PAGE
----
Known for his sets at Bass Station and all around Chicago, we interviewed DJ/producer AGVAS about Oksana Promotions and working with record labels.
If you’ve been to one of the endless number of EDM shows in Chicago recently, you might be familiar with AGVAS. A passionate supporter of the scene and a talented upcoming artist, AGVAS has found success both DJing and producing original tracks.
Oscar Hernandez started the AGVAS project in 2018 and has since become known for his DJ sets around Chicago. First establishing himself as a resident at Bass Station in Waukegan, he has since gone on to play at Sound-Bar, Debonair Social Club, and more. AGVAS is also known for his work with Oksana Promotions, a new promotion company he started alongside DJ/producer Vago.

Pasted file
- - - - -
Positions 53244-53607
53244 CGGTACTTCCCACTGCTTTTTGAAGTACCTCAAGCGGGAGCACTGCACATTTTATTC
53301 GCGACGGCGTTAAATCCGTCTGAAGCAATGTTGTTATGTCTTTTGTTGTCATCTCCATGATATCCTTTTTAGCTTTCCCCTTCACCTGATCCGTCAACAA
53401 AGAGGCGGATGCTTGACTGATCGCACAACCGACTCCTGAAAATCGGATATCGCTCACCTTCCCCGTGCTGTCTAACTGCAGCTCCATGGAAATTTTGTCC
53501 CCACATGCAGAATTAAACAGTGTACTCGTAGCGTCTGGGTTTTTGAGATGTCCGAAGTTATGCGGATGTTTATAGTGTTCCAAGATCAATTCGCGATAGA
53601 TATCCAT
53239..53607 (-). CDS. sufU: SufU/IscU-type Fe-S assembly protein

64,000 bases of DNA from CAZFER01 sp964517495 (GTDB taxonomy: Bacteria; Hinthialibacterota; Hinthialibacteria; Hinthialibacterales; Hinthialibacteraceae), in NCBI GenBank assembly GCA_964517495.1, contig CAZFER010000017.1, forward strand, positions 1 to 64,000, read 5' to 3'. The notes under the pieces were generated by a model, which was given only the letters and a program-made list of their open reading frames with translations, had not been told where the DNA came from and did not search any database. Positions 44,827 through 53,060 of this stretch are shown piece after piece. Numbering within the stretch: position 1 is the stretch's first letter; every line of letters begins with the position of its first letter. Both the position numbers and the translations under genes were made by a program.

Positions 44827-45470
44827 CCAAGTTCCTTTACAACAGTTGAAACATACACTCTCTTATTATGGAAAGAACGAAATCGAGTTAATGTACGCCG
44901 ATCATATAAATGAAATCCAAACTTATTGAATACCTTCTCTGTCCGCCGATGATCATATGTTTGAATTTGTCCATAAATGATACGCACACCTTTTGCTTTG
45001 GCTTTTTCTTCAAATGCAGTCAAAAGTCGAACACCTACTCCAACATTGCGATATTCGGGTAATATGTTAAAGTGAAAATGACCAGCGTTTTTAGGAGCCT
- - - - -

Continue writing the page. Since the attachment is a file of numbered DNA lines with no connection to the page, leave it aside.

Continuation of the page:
AGVAS worked with several established record labels in 2021. His tracks “Chemical Weapons” and “Mr. Sweet N Sour” both have tens of thousands of plays on SoundCloud, and he also released his debut EP Sombre Thoughts the same year. With a massive 2022 ahead of him, we interviewed AGVAS about his experience as a Chicago artist and what he has planned for the future.
In 2021, you released “Chemical Weapons” on Mustache Crew Records and “Mr. Sweet N Sour” on G-Mafia Records. Tell us a little bit about these tracks and your experience working with these record labels.